Being that this blog is all about new culinary horizons, I decided it was high time I investigated barbecue outside of my great state of Texas. I targeted my search on North Carolina, it seems to be a state of high contention over the subject of bbq even having four major differences in sauces based on region. It seems the melting pot for all of these disagreements can be found in Lexington, NC where the various different styles can be found and just happens to be near the center of the state. Onto the food!

We'll start with the star of the show, Lexington style pulled pork. Granted, I cheated a bit here, I don't have a smoker anymore (gasp, I know right?) so I had to make due with an oven. Thanks to the fine folks at Cooks Illustrated (one of my favorite publications), I was able to lean on all their research and experimentation to get the perfect pulled pork from an oven. How is that possible you ask? Here's the short answer on the process: Start with brining the pork (cut in two large pieces of course) with some liquid smoke. Then apply a wet and dry rub, and bake fully sealed on low heat over a few hours. Next, to develop the bark you uncover and go back into the oven. You have maximum bark, apparently a premium for pulled pork, by having cut the pork butt into two pieces exposing a lot of surface to the rub and heat. As you can see in picture, it came out really amazing. As I took the pork off the trays was they literally fell apart in the move to the cutting board. Today's bento concept is like my DIY falafel bento, it's an assemble your own sandwich kinda thing the pork is component one.

Coleslaw, you love it or hate it, and most people I know hate it. Down south typical coleslaw is mayonnaise based, creamy and generally not well thought of. This particular coleslaw is purely vinegar based, it's very similar to one of my favorite coleslaws from the Salt Lick here in town. (if anyone can figure out or has a draft of their recipe, I would be eternally grateful). Here the dressing is more of a vinaigrette with celery seeds and you pick up some spice from the white onion that is well camouflaged in with the cabbage. It's got more similarities with Sauerkraut than it does with it's mayo based slaw cousins. Other versions of this vinegar based coleslaw include some with the vinegar based bbq sauce, or straight up ketchup. I left a tub of bbq sauce so that my eaters could optionally add it to the slaw or the pork when assembling their sandwich.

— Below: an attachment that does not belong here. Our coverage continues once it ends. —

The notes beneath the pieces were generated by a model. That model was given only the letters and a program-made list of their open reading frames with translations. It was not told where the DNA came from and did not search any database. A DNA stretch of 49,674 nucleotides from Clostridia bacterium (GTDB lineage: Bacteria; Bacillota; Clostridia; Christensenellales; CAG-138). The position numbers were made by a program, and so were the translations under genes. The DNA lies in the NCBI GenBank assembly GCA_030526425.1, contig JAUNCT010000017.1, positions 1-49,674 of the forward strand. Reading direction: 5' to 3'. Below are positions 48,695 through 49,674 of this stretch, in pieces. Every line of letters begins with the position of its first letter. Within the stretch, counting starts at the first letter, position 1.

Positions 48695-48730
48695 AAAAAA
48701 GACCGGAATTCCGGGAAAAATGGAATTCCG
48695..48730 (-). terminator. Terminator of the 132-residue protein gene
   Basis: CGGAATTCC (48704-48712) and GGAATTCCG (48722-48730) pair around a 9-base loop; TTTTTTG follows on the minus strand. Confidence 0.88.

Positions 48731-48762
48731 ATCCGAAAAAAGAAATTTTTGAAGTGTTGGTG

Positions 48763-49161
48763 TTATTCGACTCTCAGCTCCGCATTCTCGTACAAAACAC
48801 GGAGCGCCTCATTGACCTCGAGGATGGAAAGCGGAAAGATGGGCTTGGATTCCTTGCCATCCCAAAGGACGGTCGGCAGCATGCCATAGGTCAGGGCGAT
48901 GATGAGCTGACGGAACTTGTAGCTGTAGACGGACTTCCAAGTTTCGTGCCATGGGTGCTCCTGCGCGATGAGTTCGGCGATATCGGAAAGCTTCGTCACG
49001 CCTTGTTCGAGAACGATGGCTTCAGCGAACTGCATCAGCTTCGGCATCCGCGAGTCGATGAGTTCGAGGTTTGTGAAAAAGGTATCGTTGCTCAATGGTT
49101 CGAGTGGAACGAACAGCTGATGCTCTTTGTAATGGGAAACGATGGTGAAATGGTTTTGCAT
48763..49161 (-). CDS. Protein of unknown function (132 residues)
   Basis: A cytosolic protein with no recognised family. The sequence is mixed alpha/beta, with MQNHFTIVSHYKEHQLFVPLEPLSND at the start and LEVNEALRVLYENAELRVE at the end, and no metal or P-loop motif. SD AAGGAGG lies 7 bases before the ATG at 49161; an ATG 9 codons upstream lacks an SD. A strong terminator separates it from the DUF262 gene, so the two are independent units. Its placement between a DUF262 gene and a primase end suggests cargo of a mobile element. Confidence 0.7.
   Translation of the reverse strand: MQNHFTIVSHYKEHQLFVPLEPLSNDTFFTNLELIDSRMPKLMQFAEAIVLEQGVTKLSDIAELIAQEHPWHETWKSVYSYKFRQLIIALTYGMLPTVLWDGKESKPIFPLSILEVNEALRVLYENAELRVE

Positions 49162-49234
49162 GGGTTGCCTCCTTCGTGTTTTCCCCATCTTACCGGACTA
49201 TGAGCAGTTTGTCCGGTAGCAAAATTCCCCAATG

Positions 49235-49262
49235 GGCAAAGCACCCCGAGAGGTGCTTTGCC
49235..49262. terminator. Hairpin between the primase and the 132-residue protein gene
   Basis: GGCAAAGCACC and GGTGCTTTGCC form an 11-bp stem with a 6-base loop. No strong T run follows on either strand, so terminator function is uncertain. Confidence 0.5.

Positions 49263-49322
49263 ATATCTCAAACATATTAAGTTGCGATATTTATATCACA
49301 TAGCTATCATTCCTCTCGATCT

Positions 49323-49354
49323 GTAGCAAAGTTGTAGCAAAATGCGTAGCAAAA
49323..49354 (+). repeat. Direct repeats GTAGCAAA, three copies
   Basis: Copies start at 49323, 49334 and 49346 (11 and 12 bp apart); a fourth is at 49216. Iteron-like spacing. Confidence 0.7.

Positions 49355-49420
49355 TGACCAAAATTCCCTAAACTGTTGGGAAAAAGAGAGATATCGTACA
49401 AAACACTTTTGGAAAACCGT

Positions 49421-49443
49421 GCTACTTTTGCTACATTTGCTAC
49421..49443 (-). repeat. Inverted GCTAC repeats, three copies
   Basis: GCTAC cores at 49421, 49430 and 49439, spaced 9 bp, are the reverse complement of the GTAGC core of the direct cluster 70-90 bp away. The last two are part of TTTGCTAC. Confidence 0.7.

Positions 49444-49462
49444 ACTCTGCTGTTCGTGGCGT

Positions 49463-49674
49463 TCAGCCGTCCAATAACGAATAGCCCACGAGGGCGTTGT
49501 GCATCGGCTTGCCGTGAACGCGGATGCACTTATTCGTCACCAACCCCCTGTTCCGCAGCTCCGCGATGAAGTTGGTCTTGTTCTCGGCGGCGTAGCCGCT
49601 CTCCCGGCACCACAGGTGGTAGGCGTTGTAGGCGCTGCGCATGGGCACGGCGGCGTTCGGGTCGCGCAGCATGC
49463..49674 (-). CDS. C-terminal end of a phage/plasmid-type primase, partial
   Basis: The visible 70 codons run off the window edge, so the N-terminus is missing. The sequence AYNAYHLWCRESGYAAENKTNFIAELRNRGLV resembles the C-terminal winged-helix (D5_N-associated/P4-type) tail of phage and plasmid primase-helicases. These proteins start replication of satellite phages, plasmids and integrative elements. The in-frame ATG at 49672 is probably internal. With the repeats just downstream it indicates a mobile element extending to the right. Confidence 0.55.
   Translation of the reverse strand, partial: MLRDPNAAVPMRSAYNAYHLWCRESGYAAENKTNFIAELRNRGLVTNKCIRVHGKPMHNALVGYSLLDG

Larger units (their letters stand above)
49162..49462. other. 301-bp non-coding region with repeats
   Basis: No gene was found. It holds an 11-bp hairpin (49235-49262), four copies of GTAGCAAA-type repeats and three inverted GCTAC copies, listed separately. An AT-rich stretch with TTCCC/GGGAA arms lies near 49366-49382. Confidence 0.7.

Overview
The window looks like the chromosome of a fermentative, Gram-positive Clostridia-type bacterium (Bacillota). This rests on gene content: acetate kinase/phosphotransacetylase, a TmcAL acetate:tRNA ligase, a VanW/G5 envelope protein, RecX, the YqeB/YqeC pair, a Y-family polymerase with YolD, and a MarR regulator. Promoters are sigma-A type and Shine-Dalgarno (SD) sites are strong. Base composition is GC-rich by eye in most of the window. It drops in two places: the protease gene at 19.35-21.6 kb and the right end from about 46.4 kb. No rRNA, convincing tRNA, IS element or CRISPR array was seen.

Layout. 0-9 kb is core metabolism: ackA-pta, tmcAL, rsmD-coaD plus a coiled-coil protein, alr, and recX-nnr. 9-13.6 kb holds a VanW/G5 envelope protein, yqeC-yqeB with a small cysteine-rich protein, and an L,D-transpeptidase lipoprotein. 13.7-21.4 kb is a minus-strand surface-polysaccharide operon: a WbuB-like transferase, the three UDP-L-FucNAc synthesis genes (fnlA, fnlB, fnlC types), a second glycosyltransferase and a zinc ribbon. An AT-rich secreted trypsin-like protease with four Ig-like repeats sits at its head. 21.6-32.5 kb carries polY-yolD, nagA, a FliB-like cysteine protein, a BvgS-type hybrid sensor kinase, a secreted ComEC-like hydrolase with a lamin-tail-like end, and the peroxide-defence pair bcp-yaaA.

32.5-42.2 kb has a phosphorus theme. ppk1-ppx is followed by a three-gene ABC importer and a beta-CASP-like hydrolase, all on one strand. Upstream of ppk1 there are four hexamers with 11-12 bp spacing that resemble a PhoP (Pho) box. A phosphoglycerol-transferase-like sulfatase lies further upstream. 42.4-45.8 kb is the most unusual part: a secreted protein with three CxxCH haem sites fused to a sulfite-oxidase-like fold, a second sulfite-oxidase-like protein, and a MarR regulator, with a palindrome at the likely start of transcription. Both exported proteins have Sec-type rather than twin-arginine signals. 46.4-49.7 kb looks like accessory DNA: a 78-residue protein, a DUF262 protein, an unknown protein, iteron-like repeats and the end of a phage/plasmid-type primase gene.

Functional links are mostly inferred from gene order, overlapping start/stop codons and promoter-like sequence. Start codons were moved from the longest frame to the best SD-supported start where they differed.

These bbq beans actually come from a fairly famous restaurant in Lexington that was featured on Food Network. It's curious in that instead of the normal ranch style pinto beans it's a blend of three different beans. I cooked it with some of my maple cured bacon and added some of the mustard based bbq sauce from last week as well as the vinegar NC style sauce. Very tasty and I'm very glad to have some leftover.

Finally I made some homemade banana pudding. After about 30 mins on the stove I was quite convinced that the pudding was never going to thicken and setup. Sure enough a bit of time in the fridge and it thickened beautifully. I've never made pudding from scratch it was an interesting experience. Kinda like making a custard. I'll admit, I was ready to dash off to the grocery store and pickup a box of instant if necessary. This was probably the most labor intensive item on my lunch today. Sorry about the picture, I didn't have a good way to take a picture of the pudding and it's layers without just showing you the in-progress assembly of the pudding.

Very enjoyable lunch to produce this week, I'm glad for the leftovers as the pork was delicious! As I said the pudding was the most labor intensive item on the list, but the whole box was quite time consuming. Early polling from my eaters indicates good results.

Box Contents
  • Lexington Style Pulled Pork
  • North Carolina style coleslaw and bbq sauce
  • BBQ beans
  • Homemade Banana Pudding